During the entire cooking time, the food stays safely sealed in plastic bags, which lock in the cooking juices and keep out the water and anything that might be living on the walls of the ice chest.
Though the meat will take longer to cook in the bath than it would on the grill, that gives you time to hang out with friends and family. And as long as you don’t use water that is too hot, it is almost impossible to overcook the food. Just make sure, for safety’s sake, that you use whole cuts (no ground meat, such as hamburger or sausage) and that the food gets eaten within four hours of putting it into the water.
No matter how hot the water is, it won’t sear the meat. That’s where the blowtorch comes in. Torches fueled by MAP or propylene gas burn more cleanly than those that run on butane or propane. Sweep the tip of the flame across the surface of the meat in quick, even strokes until an appetizing brown crust forms. The interior will still be done to perfection, virtually edge to edge. Season with some flaky salt and melted butter, and you’ll completely forget that you’re roughing it.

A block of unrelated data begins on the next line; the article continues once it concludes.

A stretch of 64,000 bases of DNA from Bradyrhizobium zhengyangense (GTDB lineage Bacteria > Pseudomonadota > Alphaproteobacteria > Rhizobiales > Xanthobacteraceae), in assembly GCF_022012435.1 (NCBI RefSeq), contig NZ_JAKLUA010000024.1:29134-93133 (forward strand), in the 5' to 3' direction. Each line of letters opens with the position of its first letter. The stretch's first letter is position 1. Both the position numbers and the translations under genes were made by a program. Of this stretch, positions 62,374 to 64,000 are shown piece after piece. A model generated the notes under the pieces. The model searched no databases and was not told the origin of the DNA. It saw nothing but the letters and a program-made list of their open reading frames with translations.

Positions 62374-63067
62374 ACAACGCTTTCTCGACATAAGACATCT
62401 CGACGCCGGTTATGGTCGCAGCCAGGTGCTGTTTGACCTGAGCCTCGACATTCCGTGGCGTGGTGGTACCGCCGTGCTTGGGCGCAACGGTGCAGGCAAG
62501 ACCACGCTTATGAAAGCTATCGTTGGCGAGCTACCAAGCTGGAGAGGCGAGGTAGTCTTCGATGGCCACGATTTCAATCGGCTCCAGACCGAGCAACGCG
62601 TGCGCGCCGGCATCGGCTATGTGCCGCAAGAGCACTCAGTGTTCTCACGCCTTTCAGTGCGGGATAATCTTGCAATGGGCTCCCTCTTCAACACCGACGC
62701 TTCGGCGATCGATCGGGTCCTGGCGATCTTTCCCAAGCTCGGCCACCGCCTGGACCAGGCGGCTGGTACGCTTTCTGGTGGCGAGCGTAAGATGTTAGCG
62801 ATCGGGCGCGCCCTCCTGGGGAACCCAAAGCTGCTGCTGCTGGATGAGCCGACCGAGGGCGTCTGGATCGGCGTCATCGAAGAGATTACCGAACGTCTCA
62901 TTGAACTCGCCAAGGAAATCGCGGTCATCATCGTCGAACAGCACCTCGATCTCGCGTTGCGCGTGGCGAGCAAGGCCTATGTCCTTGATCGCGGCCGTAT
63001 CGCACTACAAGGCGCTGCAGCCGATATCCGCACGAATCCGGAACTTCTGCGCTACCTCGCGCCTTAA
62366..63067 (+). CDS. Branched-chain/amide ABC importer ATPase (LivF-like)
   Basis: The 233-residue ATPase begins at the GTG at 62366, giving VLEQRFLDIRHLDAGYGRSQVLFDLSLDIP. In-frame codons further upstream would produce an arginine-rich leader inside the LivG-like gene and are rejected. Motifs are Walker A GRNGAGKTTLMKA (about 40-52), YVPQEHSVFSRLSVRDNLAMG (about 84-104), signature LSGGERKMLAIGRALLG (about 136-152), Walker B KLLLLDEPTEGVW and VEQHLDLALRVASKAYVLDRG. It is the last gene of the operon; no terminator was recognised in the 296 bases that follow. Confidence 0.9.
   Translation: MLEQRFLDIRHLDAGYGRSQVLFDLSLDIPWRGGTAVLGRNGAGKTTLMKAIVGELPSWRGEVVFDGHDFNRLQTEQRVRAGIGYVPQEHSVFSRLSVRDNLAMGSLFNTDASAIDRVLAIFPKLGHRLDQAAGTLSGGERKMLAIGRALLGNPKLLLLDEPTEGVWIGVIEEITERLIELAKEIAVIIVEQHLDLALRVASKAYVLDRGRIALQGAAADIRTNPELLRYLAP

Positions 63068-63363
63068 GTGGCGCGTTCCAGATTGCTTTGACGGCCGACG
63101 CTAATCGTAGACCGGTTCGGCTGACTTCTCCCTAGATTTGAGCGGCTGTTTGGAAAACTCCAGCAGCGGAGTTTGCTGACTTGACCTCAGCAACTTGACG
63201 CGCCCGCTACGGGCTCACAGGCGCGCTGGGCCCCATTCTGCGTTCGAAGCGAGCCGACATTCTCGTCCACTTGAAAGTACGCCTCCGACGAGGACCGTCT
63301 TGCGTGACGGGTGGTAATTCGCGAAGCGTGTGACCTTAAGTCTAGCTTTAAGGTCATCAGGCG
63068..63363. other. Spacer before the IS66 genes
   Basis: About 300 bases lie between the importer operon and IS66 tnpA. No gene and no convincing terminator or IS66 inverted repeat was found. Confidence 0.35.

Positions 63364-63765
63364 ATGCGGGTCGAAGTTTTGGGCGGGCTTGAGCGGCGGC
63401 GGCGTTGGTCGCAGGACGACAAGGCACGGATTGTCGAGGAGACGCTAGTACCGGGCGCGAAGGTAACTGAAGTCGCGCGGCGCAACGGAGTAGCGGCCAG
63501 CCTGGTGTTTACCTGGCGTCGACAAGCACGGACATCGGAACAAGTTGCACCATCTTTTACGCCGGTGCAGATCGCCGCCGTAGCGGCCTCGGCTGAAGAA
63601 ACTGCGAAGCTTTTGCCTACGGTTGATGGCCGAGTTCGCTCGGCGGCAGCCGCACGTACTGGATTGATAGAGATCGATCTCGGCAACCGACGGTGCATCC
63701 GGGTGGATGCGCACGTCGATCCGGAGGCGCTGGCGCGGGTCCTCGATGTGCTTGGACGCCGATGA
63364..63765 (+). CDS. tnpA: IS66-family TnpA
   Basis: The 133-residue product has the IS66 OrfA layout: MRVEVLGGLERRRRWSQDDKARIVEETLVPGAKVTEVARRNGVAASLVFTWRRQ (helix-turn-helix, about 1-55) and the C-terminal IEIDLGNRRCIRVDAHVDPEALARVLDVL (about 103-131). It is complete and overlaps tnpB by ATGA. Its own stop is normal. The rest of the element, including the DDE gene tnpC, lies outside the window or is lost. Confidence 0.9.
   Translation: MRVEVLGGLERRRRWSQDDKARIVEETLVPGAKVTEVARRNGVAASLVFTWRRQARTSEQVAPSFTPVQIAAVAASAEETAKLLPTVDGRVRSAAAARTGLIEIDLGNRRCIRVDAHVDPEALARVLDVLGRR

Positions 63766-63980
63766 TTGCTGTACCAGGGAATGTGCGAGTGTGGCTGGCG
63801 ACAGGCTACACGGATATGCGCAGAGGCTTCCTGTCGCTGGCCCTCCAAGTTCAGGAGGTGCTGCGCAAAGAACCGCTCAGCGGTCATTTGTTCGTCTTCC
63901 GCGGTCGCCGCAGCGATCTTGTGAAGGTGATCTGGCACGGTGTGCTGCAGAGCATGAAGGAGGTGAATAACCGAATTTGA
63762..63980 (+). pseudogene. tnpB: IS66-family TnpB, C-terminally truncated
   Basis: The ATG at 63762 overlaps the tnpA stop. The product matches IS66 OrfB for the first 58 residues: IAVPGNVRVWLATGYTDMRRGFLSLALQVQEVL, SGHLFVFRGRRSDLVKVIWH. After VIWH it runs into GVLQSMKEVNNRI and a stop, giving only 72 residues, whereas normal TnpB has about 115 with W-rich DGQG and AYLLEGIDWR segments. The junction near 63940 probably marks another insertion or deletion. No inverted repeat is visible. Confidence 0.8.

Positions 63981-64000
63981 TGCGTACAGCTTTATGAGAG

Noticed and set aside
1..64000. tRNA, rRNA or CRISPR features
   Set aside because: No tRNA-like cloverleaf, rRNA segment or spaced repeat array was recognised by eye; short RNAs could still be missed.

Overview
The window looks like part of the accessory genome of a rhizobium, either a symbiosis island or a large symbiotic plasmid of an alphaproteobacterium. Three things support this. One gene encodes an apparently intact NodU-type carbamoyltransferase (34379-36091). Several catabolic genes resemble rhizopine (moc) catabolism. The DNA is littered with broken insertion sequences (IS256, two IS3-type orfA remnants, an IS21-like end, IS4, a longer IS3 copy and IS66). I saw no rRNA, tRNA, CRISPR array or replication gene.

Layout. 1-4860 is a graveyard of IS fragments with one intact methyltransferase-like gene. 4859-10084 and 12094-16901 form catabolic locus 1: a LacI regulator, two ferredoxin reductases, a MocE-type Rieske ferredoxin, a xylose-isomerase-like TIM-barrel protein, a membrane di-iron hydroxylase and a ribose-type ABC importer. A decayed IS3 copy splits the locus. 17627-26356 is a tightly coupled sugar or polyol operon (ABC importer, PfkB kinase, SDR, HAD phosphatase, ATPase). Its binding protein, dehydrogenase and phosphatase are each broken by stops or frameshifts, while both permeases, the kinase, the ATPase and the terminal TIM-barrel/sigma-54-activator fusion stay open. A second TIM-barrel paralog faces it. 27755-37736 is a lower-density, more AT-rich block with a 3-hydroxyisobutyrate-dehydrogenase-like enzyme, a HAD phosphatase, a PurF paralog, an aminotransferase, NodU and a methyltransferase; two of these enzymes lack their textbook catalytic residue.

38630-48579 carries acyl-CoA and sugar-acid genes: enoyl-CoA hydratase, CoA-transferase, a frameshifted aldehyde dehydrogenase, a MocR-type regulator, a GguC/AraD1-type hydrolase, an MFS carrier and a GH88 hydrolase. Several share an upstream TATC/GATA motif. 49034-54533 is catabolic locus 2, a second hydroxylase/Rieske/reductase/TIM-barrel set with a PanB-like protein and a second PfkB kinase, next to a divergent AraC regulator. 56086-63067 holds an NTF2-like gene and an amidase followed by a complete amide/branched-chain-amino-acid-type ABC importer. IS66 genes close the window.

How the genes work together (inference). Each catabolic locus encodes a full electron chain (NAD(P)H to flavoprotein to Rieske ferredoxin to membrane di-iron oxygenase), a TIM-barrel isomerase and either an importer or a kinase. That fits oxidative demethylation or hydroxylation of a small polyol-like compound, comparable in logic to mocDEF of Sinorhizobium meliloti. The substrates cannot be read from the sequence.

COOKING MEAT SOUS VIDE IN A COOLER
Start to finish: 1/2 to 11/2 hours (varies depending on thickness and variety of meat)
Two 1.1-pound (500 grams) beef strip steaks
2.2 pounds (1 kilogram) boneless chicken breast
2.2 pounds (1 kilogram) fillets of salmon, halibut or black cod
11/2 tablespoons cooking oil
2 tablespoons butter
Flaked sea salt
If you have time to brine the salmon in advance, you can refrigerate it for 3 to 5 hours in a mixture of 41/4 cups water, 41/2 tablespoons salt and 21/2 tablespoons sugar.
Drain and wipe down a large, insulated cooler, then let it come to room temperature. Bring the meat to room temperature, as well.